How to talk to your son about sex

You’ve probably dreaded this day for slightly over a decade now. It’s time to talk about the birds and the bees to your child. Few fathers want to engage in such an awkward and embarrassing discussion with their sons. In fact, some fathers are so uncomfortable that the entire sex talk consists of, “So you know about girls, right?” and a slight nod when their son confirms that yes, they do know about girls.

Fortunately for us, experts these days are saying that one “big” sex talk isn’t the way to go. Teaching a preteen or teenager about their sexuality works best as an ongoing process, beginning in childhood. Specifically for teenage boys, the most effective strategy is to keep the message simple and direct, and leave the line of communication open. For example, you could say, “Use a latex condom every time.” Direct and simple. You could continue by discussing values and respect, or even leave that for a later time. Safe sex is crucial, and we want him to remember that.

So when should you become more direct about sex? Some people don’t believe their sons are engaging in sexual activities and therefore don’t need the sex talk until they’re 16 or 17. The unfortunate truth is that our sons are kissing or even having vaginal sex as young as 9. Thankfully, that age is on the extreme side and it’s probably safe to wait until they’re 12 to 14. In the end, it’s your call.

Your social attitude toward sex is equally important. Don’t fall into the cliche of egging your son on while holding your daughter back. Young boys, just like girls, need to be given a reality check. They need to hear your thoughts and opinions about waiting and given the chance to form their own. It’s worth noting that many boys don’t respond well to abstaining for religious reasons. While God might be important in their lives, their father is a more tangible figure.

Speaking of responding well, there’s a wrong way to being direct. Avoid saying things such as, “Don’t have sex until you’re married.” while giving him the evil eye. A better way to word this might be, “I’d rather you didn’t have sex until you’re married, but I’ll respect your choices.” Yes, this sounds cheesy. But do you remember dutifully obeying your father’s commands or thoughtfully taking his opinions into consideration? We want him to do the latter, not rebel.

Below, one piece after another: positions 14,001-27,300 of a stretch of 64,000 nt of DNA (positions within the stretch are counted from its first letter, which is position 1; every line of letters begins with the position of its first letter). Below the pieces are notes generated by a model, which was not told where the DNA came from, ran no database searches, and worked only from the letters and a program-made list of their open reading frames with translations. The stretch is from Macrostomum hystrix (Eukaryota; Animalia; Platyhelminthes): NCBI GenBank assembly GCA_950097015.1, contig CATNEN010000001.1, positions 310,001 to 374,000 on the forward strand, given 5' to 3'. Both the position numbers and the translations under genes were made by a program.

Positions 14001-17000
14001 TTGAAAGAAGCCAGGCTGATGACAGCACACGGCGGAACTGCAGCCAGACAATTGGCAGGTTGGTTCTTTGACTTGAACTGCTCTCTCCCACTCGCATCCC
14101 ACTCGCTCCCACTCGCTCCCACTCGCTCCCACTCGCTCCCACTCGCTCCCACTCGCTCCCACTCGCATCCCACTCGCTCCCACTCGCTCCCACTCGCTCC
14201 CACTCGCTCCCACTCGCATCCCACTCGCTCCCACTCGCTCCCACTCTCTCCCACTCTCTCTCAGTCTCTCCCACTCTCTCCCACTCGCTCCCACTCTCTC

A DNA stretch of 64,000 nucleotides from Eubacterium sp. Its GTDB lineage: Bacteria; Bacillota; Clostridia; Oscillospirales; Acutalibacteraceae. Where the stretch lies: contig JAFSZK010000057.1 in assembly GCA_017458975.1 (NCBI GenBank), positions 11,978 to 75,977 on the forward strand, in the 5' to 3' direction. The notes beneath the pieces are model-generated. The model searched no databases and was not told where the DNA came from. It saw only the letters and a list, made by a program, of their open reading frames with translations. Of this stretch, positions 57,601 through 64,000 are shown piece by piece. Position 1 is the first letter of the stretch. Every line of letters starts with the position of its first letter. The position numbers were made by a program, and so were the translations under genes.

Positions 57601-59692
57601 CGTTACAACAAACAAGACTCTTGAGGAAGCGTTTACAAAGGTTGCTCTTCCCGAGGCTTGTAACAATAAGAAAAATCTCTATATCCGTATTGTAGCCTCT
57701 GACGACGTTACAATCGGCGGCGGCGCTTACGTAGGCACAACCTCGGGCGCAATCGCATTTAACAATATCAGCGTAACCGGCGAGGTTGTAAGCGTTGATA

At some point, it’s a certainty that your son will be exposed to pornography. This isn’t a bad thing. However, porn may give them a different idea of what sex is about for women. It’s important to tell them that getting physical with a girl, whether it’s vaginal sex, oral or just making out, might mean something different, something deeper, for women. Of course, this doesn’t hold true for all teenage boys, but the fact remains that porn can send confusing messages to the inexperienced.

In conclusion, it’s important to get the message across that safe sex is the only way to go. If this means having that simple and direct conversation with him, then following it up by placing a box of condoms on his dresser, it’s worth it. No amount of reluctance and embarrassment should keep a father away from protecting his son from STIs and teenage parenthood. We also want him to know that his first time we’ll be something he remembers for the rest of his life. In other words, he’s writing his own personal history and he should be capable of looking back and being proud of it.